Quebec plans to invest in oil and gas projects to help Canada's second-most populous province cut its reliance on imports, Natural Resources Minister Clement Gignac said.
Hydrocarbons account for two-thirds of Quebec's annual trade deficit, about C$14 billion (Dh51.8 billion), Gignac told participants at a Board of Trade of Metropolitan Montreal conference on Friday. The event focused on Premier Jean Charest's plan to develop Quebec's northernmost regions, which he estimates will spark about C$80 billion in company and provincial government investments.
Finance Minister Raymond Bachand said last month Quebec plans to buy stakes in resource producing companies through its investment arm. On April 17, Investissement Quebec agreed to pay C$15 million for a minority stake in Petrolia Inc, which owns oil and gas licences on the Gaspe Peninsula in eastern Quebec.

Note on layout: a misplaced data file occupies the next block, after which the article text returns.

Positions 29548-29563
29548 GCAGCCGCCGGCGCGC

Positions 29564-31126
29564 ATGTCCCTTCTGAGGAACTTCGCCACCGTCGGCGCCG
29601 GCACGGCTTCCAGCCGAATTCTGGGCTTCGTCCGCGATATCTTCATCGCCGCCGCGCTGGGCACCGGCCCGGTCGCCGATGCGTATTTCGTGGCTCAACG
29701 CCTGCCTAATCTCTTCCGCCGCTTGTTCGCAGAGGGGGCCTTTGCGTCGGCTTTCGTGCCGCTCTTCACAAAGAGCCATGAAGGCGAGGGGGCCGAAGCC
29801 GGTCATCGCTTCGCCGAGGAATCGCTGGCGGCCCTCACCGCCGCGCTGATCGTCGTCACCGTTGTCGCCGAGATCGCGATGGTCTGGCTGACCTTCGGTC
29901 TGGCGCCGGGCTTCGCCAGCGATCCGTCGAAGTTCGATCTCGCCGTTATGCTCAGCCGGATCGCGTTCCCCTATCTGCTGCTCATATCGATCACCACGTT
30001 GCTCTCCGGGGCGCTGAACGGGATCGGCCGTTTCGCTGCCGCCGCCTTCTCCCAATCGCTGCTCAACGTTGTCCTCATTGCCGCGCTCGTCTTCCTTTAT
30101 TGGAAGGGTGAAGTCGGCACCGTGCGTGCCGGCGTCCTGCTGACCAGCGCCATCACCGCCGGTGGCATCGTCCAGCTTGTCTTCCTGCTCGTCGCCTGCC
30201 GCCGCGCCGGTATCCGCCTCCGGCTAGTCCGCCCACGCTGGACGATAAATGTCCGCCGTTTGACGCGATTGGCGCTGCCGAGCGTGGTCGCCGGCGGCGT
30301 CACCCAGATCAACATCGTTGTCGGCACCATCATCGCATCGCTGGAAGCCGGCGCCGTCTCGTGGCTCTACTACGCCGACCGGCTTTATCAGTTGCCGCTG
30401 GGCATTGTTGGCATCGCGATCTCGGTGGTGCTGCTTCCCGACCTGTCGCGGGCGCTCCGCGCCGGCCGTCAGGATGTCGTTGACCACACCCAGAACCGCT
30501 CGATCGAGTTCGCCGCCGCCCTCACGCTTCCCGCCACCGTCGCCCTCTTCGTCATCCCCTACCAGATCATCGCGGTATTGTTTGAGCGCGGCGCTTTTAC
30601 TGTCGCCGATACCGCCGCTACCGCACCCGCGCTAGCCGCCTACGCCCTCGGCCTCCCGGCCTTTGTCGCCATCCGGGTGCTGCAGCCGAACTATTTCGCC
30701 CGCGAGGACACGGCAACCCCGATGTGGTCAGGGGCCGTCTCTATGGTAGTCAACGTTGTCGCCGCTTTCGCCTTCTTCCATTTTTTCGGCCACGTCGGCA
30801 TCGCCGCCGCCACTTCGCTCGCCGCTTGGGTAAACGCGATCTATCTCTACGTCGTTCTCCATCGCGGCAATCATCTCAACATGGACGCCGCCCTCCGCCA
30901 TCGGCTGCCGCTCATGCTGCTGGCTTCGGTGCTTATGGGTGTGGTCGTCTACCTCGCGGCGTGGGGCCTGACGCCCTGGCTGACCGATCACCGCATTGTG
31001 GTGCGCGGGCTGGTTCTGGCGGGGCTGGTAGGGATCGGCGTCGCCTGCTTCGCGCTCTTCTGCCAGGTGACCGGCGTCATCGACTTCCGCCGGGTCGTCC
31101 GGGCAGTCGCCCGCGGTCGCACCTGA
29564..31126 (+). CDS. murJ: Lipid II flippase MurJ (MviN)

"We intend to back dev-elopment as long as there is no fracturing," Gignac said, referring to the drilling technique of forcing chemically treated water underground to break up rock and free trapped gas.
Besides the Gaspe Pen-insula, the offshore field known as Old Harry in the Gulf of St Lawrence offers the best prospects for conventional oil reserves, Gignac said. Oil and gas production in the province probably wouldn't start for at least 10 to 15 years, he said.
Quebec also wants to invest in gas distribution. Bachand said in February that the province will pay for part of a feasibility study by Montreal-based natural gas distributor Gaz Metro on a proposed C$750 million gas pipeline to the province's Cote-Nord region.